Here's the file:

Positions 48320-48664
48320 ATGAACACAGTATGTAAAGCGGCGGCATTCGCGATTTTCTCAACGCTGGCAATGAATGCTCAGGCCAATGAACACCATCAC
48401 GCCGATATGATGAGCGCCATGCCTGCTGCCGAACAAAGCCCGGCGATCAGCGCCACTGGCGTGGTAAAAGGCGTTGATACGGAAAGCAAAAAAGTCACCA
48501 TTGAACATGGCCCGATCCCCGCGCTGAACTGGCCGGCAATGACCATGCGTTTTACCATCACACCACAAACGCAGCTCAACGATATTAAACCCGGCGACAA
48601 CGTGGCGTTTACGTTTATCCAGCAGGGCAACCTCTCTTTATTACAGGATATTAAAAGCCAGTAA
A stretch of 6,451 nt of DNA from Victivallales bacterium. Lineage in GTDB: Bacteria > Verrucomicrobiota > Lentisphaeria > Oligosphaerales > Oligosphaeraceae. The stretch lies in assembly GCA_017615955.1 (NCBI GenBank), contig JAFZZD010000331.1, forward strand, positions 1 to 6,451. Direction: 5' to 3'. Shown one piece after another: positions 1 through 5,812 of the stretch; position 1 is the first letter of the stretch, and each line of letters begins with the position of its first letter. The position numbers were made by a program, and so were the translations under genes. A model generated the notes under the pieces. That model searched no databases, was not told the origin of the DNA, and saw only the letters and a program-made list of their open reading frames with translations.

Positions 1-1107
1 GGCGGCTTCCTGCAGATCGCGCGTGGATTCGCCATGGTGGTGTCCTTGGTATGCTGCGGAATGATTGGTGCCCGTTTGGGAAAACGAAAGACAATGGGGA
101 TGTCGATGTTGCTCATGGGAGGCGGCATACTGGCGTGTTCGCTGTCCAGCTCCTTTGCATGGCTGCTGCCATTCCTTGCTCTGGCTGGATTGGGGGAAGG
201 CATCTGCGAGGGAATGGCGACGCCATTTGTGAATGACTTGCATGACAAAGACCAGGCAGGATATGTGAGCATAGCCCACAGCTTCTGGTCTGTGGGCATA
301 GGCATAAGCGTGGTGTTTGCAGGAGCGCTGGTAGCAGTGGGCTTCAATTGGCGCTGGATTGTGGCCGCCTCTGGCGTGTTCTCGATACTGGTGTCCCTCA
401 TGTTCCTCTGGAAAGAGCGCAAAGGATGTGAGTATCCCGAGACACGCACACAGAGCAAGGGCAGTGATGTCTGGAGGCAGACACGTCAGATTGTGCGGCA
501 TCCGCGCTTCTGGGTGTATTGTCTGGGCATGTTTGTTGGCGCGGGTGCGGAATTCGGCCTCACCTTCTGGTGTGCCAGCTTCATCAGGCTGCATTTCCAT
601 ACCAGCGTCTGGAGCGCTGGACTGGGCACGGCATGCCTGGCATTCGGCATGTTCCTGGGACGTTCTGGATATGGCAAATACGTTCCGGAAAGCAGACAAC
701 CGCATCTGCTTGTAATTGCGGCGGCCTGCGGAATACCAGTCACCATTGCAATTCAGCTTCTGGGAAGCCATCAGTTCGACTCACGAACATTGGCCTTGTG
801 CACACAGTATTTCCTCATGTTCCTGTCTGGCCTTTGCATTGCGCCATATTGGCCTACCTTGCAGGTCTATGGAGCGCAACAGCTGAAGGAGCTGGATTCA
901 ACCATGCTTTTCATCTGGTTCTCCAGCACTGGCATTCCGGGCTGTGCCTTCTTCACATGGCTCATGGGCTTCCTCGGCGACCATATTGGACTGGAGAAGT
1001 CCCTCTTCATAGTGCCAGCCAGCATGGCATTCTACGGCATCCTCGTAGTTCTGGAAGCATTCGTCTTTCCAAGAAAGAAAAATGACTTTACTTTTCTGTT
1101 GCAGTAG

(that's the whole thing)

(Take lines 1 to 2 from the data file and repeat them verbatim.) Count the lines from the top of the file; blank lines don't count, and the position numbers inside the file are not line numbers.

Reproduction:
Positions 48320-48664
48320 ATGAACACAGTATGTAAAGCGGCGGCATTCGCGATTTTCTCAACGCTGGCAATGAATGCTCAGGCCAATGAACACCATCAC